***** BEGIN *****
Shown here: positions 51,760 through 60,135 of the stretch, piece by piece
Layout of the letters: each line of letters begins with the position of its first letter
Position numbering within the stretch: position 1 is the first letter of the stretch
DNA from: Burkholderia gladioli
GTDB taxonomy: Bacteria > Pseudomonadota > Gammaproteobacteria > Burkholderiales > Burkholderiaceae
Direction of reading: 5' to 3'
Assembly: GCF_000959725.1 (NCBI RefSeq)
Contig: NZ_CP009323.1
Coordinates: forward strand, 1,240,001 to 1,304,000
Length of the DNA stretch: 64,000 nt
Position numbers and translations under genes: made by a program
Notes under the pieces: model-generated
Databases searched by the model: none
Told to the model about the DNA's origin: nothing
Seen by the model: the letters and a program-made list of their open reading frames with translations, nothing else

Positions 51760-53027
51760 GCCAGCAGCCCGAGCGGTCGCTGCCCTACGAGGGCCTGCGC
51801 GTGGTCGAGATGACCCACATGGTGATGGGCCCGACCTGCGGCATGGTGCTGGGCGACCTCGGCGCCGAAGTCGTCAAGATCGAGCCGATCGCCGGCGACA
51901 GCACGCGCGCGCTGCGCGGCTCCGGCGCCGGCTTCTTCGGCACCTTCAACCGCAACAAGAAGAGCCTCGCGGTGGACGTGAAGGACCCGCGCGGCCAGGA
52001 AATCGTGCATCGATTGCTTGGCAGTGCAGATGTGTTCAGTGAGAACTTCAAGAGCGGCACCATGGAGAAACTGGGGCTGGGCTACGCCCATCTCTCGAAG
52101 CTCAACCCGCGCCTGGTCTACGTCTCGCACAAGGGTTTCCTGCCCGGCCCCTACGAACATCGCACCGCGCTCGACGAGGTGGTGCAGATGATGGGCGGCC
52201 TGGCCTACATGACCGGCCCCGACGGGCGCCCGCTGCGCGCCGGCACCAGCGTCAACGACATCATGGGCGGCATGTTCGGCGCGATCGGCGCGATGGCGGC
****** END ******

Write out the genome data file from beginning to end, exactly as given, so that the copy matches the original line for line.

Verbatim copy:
Shown here: positions 51,760 through 60,135 of the stretch, piece by piece
Layout of the letters: each line of letters begins with the position of its first letter
Position numbering within the stretch: position 1 is the first letter of the stretch
DNA from: Burkholderia gladioli
GTDB taxonomy: Bacteria > Pseudomonadota > Gammaproteobacteria > Burkholderiales > Burkholderiaceae
Direction of reading: 5' to 3'
Assembly: GCF_000959725.1 (NCBI RefSeq)
Contig: NZ_CP009323.1
Coordinates: forward strand, 1,240,001 to 1,304,000
Length of the DNA stretch: 64,000 nt
Position numbers and translations under genes: made by a program
Notes under the pieces: model-generated
Databases searched by the model: none
Told to the model about the DNA's origin: nothing
Seen by the model: the letters and a program-made list of their open reading frames with translations, nothing else

Positions 51760-53027
51760 GCCAGCAGCCCGAGCGGTCGCTGCCCTACGAGGGCCTGCGC
51801 GTGGTCGAGATGACCCACATGGTGATGGGCCCGACCTGCGGCATGGTGCTGGGCGACCTCGGCGCCGAAGTCGTCAAGATCGAGCCGATCGCCGGCGACA
51901 GCACGCGCGCGCTGCGCGGCTCCGGCGCCGGCTTCTTCGGCACCTTCAACCGCAACAAGAAGAGCCTCGCGGTGGACGTGAAGGACCCGCGCGGCCAGGA
52001 AATCGTGCATCGATTGCTTGGCAGTGCAGATGTGTTCAGTGAGAACTTCAAGAGCGGCACCATGGAGAAACTGGGGCTGGGCTACGCCCATCTCTCGAAG
52101 CTCAACCCGCGCCTGGTCTACGTCTCGCACAAGGGTTTCCTGCCCGGCCCCTACGAACATCGCACCGCGCTCGACGAGGTGGTGCAGATGATGGGCGGCC
52201 TGGCCTACATGACCGGCCCCGACGGGCGCCCGCTGCGCGCCGGCACCAGCGTCAACGACATCATGGGCGGCATGTTCGGCGCGATCGGCGCGATGGCGGC